They are far from brilliant. I will quote a few of the findings reported by the Panel on the Ecological Integrity of Canada's National Parks. This panel released a public report and urged the government to make the ecological preservation of parks a priority once again.

The same panel found that, in some national parks, the stress on the resource was so great that some species were disappearing. In Fundy park, in New Brunswick, three species have disappeared since the park was created. Only one of the 39 national parks of Parks Canada does not experience this stress. The situation is worse than what the panel of scientists expected. To make matters worse, there is a dramatic lack of scientists in national parks to evaluate ecosystems.

Allow me to doubt that Parks Canada and Canadian heritage can preserve marine conservation areas, since they do not have the minimal resources needed to protect national parks today.

A sensible and responsible government would have adopted a more logical approach, that is ensuring that only one department deals with the protection of our ecosystems and that departments involved arrive at an agreement in which they would transfer their responsibilities to the department in charge. Would that not make more sense?

In this case, I believe it would have been better to centralize all activities in one department, to give it the necessary resources to do its task and to ensure an adequate protection of marine conservation areas, administered and implemented by expert and competent people.

Moreover, the government is not only intruding unduly into provincial fields of jurisdiction—something that is extremely important for me—it is also squandering the money of Canadian and Quebec taxpayers in a tangle of complicated and endless legislative and administrative measures.

That is why the Bloc Quebecois will not support this bill. It is an act that is unrespectful of Quebec, legislation for which there has been no real consultation with stakeholders and that does not take into account the recommendations made by the government's own experts, who advised the government to solve the more urgent problems before doing anything else.

Canada National Marine Conservation Areas ActGovernment Orders

November 20th, 2001 / 12:40 p.m.
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Ghislain Fournier Bloc Manicouagan, QC

Madam Speaker, as the member for Manicouagan, I am pleased to rise today to support my Bloc Quebecois colleagues regarding Bill C-10, an act respecting the national marine conservation areas of Canada.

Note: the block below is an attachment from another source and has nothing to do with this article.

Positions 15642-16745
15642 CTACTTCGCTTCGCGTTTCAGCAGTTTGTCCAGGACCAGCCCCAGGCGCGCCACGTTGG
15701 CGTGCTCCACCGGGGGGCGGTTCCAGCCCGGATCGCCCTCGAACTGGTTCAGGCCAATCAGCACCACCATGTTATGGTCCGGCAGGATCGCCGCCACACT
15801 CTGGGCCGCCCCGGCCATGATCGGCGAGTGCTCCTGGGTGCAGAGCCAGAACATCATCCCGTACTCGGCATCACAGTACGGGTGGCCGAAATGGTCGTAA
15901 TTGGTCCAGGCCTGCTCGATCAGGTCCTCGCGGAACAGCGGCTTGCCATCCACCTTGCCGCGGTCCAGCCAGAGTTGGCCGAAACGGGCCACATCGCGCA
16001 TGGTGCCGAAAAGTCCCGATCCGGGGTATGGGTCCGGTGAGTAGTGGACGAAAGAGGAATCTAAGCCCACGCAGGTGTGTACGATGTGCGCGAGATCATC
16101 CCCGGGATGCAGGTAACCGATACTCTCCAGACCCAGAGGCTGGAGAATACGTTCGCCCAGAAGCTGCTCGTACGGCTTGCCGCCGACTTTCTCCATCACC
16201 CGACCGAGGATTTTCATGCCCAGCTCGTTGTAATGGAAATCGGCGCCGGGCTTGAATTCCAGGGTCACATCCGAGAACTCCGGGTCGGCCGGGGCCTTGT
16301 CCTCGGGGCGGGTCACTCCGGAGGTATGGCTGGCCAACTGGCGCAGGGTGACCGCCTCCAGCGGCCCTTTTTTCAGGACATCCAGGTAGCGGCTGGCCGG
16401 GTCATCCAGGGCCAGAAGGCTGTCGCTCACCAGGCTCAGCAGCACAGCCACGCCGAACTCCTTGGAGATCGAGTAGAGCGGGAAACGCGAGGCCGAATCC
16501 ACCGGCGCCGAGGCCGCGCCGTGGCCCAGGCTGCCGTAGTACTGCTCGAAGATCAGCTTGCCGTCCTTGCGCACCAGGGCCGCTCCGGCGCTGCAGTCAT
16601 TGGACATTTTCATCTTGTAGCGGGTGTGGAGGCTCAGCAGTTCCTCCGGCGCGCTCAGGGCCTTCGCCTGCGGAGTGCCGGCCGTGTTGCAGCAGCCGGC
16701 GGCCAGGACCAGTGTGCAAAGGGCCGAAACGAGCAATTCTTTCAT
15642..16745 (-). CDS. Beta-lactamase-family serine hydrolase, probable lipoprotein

First, I want to reiterate the fact that our party supports environmental protection measures. I should mention that the Bloc Quebecois fully co-operated and supported the government when it introduced the act establishing the Saguenay—St. Lawrence marine park. This is an example that should be followed.

Also, the Quebec government initiated actions to protect the environment and the seabed.

It only makes sense to protect the environment, but all stages must be completed in co-operation with provincial governments. This time, contrary to what it did with the Saguenay—St. Lawrence marine park, the federal government is about to decide alone the rules to establish marine conservation areas, without taking into consideration Quebec's jurisdictions over its territory and its environment.

This is one of the fundamental reasons the Bloc Quebecois is opposed to this bill. The government does not seem to take into account the whole issue of partnership. The government, through Canadian heritage, is now proposing to set up a structure, namely marine conservation areas, that will interfere, as my colleagues pointed out, with marine protection areas in Quebec. We are talking about fisheries and oceans and marines areas, but there is the whole issue of ecosystems in existing national parks, which Canadian heritage is currently not able to protect.

This bill shows to what extent the federal government is about to get involved in provincial jurisdictions, even though the beds of waterways largely belong to the provinces. By this I mean that they belong to the provinces affected, namely Quebec.

Bill C-10 does not respect the territorial integrity of Quebec. As the hon. member for Châteauguay pointed out, the Constitution Act, 1867, provides that “the management and sale of crown lands are matters of exclusive provincial jurisdiction”. It could not be clearer.

Furthermore, Quebec's legislation act on public lands provides that the bed of the St. Lawrence river and gulf belongs to Quebec by sovereign right.

This act provides that Quebec cannot transfer its lands to the federal government. As for the protection of habitats and fauna, it is a matter of joint federal and provincial jurisdiction. As a matter of fact, the government of Quebec plans to establish a framework for the protection of marine areas in the near future.

Moreover, according to Canadian heritage backgrounder on the bill before us, marine conservation areas are planned for, first, the St. Lawrence river, second, the St. Lawrence estuary and third, the gulf of St. Lawrence. These are three areas in which the ocean floor is under Quebec's jurisdiction.